"Are you the bride?" the woman said to me in a sweet voice, her head tilted, as if she were talking to a baby.
I held out my yellow wrist band to show her that I was indeed the one planning a wedding.
"You have to try the most delicious cake," she said, directing me past the throngs of other women at this bridal show, to her booth. The red velvet cake was delicious, and the wedding favors at the booth next door were adorbs.
There was only one problem: I wasn't planning a traditional wedding. I'd come to this ginormous trade show event to get some ideas (and maybe even win raffles like free honeymoons or kitchenware), but I had no intention of spending $1,000 on a cake or even having wedding favors.
Solomon and I wanted to have a simple picnic wedding in the park. But from the start, it seemed so hard.
"I don't understand," my mother started in, soon after our engagement: "Where is the ceremony going to be? Why is the reception somewhere else? Will I be able to sit down?"
She wasn't the only one. My future mother-in-law was super interested in the food. "What will we eat? Will there be enough food? There better be enough food."
Friends also chimed in with opinions. "Well, you can't have it outdoors, because it might rain," one said. "You're not having a buffet, are you? It's so buggy!" said another.
The truth is, we didn't know the answer to most of the questions. We had a vision of what we wanted for our wedding, but it was all in our minds. We'd never seen a celebration like the one we wanted. We had to create it ourselves.
These days, plenty of people want to have non-traditional weddings, but they will likely come up against a lot of pressure urging them to just have a "regular" wedding.
Once people hear that you're engaged, everyone from well-meaning family members to friends and acquaintances (even people you don't plan on inviting) will expect the usual fanfare: a sparkling diamond ring and proposal story, to a wedding shower and bachelorette party, to dress shopping with all your bridesmaids, then the big day, otherwise known as The Most Important Day of Your Life. (TMIDYL)
But I didn't want any of that. I didn't want a diamond, so we got a small blue aquamarine stone. We had no big, staged proposal on one knee. I didn't want a shower (I'd hated spending Sundays ogling friends' household appliances), and preferred to shop on my own. I'd go out with my girlfriends, but only if the bachelorette party would not include tiaras or strippers.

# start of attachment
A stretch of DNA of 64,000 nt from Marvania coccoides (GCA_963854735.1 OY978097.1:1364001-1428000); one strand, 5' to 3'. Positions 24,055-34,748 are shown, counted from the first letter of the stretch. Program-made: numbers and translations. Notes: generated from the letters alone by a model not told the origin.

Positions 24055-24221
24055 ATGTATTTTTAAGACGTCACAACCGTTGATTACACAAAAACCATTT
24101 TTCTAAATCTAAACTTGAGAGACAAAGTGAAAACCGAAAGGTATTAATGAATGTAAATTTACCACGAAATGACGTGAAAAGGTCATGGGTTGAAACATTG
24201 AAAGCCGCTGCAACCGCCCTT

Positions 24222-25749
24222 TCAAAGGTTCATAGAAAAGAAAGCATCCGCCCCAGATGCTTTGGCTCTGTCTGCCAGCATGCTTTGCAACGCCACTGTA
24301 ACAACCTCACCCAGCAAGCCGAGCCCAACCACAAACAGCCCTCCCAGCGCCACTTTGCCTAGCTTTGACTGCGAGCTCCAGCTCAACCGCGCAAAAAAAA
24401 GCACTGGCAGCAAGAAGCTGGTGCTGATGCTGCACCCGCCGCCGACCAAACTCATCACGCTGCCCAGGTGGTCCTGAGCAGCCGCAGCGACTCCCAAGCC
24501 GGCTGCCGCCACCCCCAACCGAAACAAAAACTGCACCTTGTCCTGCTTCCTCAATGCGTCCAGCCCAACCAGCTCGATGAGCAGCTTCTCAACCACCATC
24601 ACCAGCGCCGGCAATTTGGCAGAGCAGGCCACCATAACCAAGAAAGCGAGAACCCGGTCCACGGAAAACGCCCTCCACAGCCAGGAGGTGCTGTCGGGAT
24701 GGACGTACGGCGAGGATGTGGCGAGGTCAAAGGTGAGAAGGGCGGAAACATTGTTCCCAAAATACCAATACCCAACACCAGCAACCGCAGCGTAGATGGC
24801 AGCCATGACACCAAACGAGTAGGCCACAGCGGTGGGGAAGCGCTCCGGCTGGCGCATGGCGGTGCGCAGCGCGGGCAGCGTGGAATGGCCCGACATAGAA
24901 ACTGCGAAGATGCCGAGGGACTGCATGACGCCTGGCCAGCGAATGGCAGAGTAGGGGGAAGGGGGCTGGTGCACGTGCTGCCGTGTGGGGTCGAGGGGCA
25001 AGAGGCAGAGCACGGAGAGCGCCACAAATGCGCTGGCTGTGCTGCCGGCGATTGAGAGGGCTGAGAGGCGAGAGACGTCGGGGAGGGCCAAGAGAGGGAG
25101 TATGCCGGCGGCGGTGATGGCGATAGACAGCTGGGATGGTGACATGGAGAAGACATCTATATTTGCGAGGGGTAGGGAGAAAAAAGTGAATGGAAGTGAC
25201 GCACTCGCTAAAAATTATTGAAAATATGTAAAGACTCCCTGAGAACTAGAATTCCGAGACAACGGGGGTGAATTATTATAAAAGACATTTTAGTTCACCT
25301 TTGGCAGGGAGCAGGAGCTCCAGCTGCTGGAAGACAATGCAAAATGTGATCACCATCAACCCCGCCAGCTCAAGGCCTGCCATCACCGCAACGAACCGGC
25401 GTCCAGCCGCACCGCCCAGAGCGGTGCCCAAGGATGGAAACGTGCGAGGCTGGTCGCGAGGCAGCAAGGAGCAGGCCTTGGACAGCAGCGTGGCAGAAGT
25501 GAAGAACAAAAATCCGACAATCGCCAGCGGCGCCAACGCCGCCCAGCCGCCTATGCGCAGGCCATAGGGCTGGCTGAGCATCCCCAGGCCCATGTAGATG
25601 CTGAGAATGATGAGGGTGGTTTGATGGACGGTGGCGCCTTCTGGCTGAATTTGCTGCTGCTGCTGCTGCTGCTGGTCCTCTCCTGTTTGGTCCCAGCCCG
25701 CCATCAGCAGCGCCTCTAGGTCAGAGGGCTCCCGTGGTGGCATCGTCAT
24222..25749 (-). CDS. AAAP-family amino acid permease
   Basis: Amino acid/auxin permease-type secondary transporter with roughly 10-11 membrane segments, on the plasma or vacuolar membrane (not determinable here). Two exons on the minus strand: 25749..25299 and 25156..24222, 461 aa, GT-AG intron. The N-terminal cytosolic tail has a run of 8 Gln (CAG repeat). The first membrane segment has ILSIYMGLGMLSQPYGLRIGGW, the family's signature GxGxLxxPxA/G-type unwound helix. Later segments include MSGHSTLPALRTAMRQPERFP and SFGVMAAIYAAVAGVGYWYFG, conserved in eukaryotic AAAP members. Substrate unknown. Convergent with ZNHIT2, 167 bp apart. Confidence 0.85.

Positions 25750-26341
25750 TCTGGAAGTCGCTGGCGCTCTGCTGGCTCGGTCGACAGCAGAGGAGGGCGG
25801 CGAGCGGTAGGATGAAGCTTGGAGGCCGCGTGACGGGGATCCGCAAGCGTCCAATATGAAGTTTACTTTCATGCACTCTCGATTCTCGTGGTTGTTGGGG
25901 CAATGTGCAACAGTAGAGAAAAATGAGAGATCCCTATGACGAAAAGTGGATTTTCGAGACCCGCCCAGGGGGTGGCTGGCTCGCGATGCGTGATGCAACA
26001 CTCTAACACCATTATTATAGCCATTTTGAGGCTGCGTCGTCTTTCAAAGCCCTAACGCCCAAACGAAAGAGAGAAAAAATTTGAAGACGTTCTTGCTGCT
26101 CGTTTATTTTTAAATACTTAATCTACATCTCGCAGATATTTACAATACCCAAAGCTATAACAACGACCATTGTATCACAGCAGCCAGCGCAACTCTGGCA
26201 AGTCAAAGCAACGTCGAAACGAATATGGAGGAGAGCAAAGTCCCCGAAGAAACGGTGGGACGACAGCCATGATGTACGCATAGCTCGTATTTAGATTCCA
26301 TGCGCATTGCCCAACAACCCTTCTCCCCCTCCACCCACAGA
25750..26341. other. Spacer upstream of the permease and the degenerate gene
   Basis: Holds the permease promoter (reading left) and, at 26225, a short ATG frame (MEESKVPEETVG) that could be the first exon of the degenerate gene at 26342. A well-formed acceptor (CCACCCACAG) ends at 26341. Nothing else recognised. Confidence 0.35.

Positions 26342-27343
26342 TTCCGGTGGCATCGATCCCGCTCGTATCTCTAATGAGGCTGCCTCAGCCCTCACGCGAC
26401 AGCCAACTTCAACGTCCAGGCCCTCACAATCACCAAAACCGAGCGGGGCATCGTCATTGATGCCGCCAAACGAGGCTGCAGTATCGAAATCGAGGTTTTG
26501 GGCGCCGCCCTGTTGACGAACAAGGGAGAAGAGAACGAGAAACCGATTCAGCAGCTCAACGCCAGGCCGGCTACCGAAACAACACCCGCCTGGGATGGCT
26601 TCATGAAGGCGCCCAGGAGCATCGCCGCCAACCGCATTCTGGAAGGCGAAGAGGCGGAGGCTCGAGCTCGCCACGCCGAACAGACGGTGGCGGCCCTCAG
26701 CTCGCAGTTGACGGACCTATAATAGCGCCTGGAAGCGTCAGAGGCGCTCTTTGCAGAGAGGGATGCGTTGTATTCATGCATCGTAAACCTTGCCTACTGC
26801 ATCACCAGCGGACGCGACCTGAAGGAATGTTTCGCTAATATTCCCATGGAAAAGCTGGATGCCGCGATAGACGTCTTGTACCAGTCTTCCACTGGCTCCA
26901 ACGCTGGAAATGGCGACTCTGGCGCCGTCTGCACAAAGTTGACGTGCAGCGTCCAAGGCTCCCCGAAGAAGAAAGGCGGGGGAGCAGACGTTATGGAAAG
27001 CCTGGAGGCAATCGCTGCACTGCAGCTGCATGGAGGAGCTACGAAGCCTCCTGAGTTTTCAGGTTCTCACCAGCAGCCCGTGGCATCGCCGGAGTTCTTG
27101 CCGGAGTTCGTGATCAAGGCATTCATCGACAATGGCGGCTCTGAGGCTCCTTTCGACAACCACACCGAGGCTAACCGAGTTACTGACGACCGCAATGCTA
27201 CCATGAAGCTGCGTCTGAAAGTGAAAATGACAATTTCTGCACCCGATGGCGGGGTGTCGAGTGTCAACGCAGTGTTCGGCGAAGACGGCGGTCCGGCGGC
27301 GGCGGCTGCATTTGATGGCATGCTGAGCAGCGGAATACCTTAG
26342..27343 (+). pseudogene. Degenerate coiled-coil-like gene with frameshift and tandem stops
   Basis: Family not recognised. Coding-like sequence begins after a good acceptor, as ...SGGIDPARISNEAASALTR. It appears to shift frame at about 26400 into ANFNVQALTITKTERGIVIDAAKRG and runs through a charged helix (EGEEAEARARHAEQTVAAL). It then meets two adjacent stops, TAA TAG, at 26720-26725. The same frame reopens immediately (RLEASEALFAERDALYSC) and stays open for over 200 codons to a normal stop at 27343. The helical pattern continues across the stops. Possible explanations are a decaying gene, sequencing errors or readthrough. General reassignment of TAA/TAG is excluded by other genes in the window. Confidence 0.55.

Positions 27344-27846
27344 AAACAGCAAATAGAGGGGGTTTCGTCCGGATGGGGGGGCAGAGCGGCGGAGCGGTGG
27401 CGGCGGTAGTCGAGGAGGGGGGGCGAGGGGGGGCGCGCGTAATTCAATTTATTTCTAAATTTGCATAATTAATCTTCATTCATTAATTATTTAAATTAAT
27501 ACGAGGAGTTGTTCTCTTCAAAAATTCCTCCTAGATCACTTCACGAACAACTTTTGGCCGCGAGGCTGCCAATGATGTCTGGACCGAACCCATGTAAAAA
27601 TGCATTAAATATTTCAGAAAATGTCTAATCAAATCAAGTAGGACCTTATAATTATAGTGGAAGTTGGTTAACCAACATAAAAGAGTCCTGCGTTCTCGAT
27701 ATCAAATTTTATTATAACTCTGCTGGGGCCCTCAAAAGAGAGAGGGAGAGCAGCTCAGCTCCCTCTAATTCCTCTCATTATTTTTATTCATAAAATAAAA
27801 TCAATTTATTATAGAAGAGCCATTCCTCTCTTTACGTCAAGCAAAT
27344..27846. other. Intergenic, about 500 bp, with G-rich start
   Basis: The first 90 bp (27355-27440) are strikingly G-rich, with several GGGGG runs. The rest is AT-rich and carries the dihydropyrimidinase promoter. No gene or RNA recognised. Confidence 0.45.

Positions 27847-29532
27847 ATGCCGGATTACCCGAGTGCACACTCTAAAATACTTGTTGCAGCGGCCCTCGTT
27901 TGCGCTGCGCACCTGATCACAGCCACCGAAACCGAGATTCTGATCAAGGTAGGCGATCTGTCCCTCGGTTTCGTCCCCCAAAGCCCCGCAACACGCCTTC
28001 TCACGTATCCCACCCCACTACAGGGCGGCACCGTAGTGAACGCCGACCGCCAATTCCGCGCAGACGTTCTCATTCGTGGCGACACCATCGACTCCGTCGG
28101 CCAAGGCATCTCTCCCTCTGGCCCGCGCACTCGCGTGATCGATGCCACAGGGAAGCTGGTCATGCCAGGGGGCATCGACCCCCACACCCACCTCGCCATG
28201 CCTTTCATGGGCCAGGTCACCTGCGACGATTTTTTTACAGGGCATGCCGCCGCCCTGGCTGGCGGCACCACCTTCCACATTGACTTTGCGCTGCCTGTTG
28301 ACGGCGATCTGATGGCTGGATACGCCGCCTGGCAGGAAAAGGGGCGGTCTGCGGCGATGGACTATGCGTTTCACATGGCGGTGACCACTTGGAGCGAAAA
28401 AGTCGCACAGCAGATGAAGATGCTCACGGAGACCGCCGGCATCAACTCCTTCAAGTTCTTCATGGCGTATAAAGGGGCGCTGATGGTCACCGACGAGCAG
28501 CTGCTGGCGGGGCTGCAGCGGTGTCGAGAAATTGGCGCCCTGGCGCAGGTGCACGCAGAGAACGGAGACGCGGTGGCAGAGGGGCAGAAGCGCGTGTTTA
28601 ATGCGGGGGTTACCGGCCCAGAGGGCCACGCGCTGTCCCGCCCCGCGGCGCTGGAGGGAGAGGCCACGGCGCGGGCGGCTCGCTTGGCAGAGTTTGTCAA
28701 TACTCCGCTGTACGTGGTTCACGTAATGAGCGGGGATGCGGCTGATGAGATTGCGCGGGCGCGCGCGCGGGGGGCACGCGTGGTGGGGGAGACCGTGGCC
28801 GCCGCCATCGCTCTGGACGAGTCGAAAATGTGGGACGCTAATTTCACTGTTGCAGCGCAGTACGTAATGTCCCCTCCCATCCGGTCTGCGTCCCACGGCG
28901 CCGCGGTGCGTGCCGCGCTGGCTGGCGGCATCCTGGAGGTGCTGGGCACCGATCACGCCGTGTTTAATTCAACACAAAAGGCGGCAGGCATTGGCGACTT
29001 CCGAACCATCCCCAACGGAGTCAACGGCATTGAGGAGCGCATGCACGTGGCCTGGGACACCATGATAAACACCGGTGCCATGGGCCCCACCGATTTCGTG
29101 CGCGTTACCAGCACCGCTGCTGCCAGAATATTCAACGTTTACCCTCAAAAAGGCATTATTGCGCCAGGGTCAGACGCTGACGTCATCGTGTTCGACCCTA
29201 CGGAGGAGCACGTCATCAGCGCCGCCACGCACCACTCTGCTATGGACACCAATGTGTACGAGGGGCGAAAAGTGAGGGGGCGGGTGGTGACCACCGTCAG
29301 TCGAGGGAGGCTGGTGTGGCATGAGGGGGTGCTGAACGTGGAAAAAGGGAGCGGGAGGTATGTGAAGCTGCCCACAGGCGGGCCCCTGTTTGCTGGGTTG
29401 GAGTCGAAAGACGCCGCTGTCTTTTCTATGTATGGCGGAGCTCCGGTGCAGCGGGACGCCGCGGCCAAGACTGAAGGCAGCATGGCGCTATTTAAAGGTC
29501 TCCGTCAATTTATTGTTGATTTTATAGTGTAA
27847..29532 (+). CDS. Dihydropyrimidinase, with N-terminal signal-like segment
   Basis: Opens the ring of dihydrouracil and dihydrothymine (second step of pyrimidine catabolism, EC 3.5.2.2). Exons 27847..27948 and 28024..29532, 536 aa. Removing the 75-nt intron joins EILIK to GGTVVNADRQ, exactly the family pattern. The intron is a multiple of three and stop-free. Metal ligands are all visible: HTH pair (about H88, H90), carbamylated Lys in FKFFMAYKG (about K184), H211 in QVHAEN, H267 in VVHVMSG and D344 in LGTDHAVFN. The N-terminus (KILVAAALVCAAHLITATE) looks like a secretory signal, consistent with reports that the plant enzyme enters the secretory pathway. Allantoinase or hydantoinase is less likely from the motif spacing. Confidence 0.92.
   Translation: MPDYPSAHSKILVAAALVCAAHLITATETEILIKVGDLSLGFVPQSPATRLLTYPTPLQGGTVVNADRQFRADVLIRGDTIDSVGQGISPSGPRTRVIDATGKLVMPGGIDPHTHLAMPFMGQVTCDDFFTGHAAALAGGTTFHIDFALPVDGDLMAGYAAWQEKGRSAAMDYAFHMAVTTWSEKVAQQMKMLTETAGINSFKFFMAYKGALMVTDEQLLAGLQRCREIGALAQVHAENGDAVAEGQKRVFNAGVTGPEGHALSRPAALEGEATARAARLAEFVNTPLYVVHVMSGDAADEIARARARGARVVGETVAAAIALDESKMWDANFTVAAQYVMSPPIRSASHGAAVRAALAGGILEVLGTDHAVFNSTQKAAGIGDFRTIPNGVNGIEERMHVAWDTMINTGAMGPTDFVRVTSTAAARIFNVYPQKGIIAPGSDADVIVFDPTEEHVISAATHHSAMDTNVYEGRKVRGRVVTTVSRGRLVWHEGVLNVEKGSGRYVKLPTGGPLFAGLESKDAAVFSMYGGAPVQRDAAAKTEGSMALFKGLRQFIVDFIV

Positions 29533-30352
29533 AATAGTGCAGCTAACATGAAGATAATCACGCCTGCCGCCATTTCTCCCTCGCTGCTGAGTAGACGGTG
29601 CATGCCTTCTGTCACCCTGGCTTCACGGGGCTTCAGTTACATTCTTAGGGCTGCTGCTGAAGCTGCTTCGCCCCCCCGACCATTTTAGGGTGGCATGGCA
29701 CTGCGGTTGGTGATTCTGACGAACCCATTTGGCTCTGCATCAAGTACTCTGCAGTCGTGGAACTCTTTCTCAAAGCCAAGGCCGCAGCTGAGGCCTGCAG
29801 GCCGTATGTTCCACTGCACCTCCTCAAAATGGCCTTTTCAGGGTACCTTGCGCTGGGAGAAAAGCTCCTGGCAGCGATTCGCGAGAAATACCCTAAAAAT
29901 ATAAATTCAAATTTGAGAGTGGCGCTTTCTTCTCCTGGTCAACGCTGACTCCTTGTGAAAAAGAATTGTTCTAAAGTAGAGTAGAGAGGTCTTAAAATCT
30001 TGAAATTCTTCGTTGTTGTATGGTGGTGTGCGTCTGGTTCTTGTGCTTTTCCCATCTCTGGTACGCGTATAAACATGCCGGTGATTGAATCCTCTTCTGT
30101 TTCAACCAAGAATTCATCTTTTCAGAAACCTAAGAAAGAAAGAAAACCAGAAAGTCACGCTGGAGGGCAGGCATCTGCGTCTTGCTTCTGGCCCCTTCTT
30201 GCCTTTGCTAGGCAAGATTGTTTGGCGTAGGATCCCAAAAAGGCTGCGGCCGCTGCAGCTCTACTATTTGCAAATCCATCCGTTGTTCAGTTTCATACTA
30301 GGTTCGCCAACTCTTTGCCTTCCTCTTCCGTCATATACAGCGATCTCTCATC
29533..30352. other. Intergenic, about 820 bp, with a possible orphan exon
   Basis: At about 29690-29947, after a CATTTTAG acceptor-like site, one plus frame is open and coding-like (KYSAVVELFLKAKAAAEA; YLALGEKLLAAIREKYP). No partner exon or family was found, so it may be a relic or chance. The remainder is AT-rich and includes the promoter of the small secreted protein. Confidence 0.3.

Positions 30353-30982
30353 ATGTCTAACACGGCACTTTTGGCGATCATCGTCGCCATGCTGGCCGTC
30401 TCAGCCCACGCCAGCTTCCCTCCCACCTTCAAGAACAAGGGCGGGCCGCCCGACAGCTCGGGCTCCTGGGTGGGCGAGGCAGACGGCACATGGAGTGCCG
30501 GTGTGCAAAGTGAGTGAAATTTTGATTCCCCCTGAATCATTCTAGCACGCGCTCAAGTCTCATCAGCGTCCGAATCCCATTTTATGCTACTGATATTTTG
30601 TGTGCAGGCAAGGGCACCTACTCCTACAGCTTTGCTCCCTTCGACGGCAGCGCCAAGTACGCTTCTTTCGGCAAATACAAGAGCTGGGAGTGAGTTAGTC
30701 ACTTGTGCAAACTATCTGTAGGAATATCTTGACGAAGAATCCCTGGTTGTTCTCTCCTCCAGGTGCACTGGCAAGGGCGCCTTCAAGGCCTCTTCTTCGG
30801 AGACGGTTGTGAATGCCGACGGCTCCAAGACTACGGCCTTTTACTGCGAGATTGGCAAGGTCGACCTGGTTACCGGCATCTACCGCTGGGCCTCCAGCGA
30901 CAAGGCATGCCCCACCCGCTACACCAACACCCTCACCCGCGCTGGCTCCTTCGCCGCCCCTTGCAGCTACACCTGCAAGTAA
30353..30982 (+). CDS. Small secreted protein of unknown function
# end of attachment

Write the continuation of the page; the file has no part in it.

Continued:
I was just trying to be true to myself—but I came off like the Grinch who Stole a Wedding. I knew that everyone had good intentions, that they loved us and just wanted to celebrate together, but they did not understand that all that hoopla wasn't for us.
We wanted something uniquely us. And despite the questions everyone asked, the doubts everyone expressed, we had to stick to our guns at every turn, otherwise we'd cave.
And that's what I realized at the bridal show. In many ways, having a traditional wedding is easier than going outside the box. There's a process for a formal wedding. It varies somewhat ("do you want to offer chicken and fish or just chicken?"), but there's a usually a template: Hors d'oeuvres, then ceremony, followed by bride and groom introduction, then first dance, etc. etc. etc. That's why it's called "traditional" – thousands of others have done it the same way before you, and thousands of others will after. And the wedding industry, with its big wheels turning, is equipped to help brides and grooms plan it: there's no need to recreate the wheel – except if you're like me, and you want to.
As I walked around the bridal show, I couldn't help the sneaking thought, "Wouldn't it just be easier to give in?" I could book a hall, hire a caterer, check off a menu, find a band, and boom! I'd be done. There would be no more questions from anyone, and I could stop stammering "I don't know yet" to a vision I wasn't sure existed.
Then I thought about my husband, and our promise to each other not to let our wedding planning get out of hand, or become something we did not want it to be. He wouldn't want this – any of this, no matter how tasty the ganache.
So I tore the yellow bracelet off my wrist, dropping it into the garbage can at the exit. Maybe I'd win a free honeymoon, but who knows? I walked outside of bridal fairyland, into the darkness, ready to take on the unknown.
Photo Credit: Getty; Amy Klein is a writer based in New York City